1966 MINI Classic Cooper
JD Classics are delightedto offertwo of the most iconic Mini Cooper S cars from the 1960’s; the original factory Demonstrator Broadspeed GT 2+2 registered EOP 89D and the only Factory Works Broadspeed GTS Race Car registered EOP 88D.
Both cars were the brainchild of Ralph Broad, the Birmingham-born saloon car racer and tuner and produced by his company Broadspeed Engineering. Broad’s career in the automotive industry began at the early age of 14 when he took over the family garage business after the death of his father. Broad was a confident man with a zest for life so it is unsurprising that he took up racing and was one of the pioneers who first saw the competition potential in the new BMC Mini, securing a class win in his maiden Silverstone race with a Mini in 1959. His lap times were fast enough to comprehensively demolish the class lap record and the publicity value of such performance was not lost on Broad who soon offered private Mini customers a full race conversion for £340.
Building on these early successes he established Team Broadspeed in 1962, competing against the factory-backed Mini Coopers in Group 3 of the British Touring Car Championship. While the Broadspeed cars sometimes lacked the straight-line speed of the works cars, their overall handling was deemed superior and as they became more competitive they were able to attract BMC factory support in 1964. By 1965, Broadspeed became the official works team for the BMC Mini Cooper S in the European Saloon Car Championship. The Broadspeed cars won their class at the Monza 4 Hours, Spa and Zandvoort, but despite this success, Broad moved to Ford at the end of 1965 to run a team of Ford Anglias, taking his top driver, John Fitzpatrick, with him for the 1966 season.
While running his team of Broadspeed Anglias, Broad had also gone into small-scale road car production with his Mini Cooper-based Broadspeed GT 2+2. This incredible little car not only looked very different from its Mini parent but featured numerous interior improvements and performance modifications. The most notable difference in its exterior looks from a standard Mini was the new streamlined fibre-glass fastback roof and rear spoiler. Other changes were dependent on the model chosen: for a road car there was the entry level GT, which featured the bodywork changes plus adjustable suspension and steering column; the GT de-luxe which had special seats, thicker carpets, new dash panel and moulded bumpers; and finally the top of the range Super de-luxe which had everything else plus twin fuel tanks, improved lighting, leather covered steering wheel, “Paddy Hopkirk” throttle pedal extension, highly tuned engine, oil-cooler, twin exhausts and competition brakes. The engine tune was particularly noteworthy and involved a modified cylinder head, Broadspeed “Road/Race” camshaft, re-contoured combustion chambers, a 10.5 to 1 compression ratio and a modified inlet manifold carrying two 1 ½ inch H4 S.U.s. .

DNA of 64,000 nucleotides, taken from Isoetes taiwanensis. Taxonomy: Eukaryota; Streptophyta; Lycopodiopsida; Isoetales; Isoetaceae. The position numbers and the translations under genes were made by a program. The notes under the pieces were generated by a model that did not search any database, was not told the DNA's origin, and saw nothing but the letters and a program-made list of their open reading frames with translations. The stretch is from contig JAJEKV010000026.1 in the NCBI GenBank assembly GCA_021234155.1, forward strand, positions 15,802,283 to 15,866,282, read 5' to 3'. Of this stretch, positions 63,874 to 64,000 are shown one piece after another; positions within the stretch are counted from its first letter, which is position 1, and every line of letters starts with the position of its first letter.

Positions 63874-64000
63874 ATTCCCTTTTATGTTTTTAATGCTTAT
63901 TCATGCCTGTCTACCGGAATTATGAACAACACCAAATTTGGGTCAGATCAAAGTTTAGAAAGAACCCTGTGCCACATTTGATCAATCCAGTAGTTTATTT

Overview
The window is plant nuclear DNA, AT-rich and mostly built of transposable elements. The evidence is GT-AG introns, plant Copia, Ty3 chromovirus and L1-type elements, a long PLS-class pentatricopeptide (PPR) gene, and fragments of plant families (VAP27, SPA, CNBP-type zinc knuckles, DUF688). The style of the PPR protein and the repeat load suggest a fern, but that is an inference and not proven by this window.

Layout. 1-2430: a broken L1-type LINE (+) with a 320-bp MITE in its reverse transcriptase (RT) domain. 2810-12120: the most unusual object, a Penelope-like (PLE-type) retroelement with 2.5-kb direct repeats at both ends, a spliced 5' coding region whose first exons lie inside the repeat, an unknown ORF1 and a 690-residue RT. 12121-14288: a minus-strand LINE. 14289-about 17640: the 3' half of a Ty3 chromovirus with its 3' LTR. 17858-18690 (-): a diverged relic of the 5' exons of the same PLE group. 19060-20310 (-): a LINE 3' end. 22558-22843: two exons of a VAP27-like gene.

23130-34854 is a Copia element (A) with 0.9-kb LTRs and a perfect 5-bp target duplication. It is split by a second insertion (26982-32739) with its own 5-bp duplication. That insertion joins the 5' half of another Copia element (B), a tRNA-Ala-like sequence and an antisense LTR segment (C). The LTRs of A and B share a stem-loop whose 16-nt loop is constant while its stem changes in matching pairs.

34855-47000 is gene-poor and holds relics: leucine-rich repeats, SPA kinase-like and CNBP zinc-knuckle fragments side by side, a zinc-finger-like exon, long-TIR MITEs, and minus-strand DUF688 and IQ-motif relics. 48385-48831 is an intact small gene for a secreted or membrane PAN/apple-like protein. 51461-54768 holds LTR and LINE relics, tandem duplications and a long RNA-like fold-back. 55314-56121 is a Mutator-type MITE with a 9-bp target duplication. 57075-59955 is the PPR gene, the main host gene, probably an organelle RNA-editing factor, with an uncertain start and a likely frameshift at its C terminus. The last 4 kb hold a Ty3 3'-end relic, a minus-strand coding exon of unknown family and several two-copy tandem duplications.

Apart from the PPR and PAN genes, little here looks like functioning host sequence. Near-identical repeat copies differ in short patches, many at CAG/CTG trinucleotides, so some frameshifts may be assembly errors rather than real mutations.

In addition to the road car there was also a very special GTS racer, which contemporary reports estimated to be capable of 140 mph. This variant was stripped out and significantly lighter than the road going versions and featured lightweight mag-alloy wheels, competition dynamo, undertray, lightweight doors and bonnet, lightened chassis, strengthened sub-frames, fully adjustable front and rear suspension and a fully tuned 1,366cc engine. From the outset the numbers of GTS cars built was to be extremely limited and only available to special customers. In the end only one example was built by Broadspeed as a works racer to be driven by John Fitzpatrick.
The resulting GT and GTS Mini coupe had the appeal of a small-scale Aston Martin and was warmly received with public and press alike. Sadly the production run was curtailed and by the time the factory closed in 1968 (demolished to make way for a ring road) only 28 had been built.
The two examples offered here are therefore very rare cars and are all the more important being the factory demonstrator road car (built to GT Super de-luxe standard) and the only works GTS race car built. The road car was featured extensively in the motoring press and company advertisements of the time whereas the race car was campaigned extensively by John Fitzpatrick for Broadspeed, who scored numerous class wins and podium finishes over the 1966 and 1967 seasons at venues as varied as Brands Hatch, Oulton Park, Zandvort and Welschap.
Professionally restored in recent years they offer a possibly once in lifetime opportunity acquire two of the most important Mini derivatives of the 1960s.
Please contact us for further details.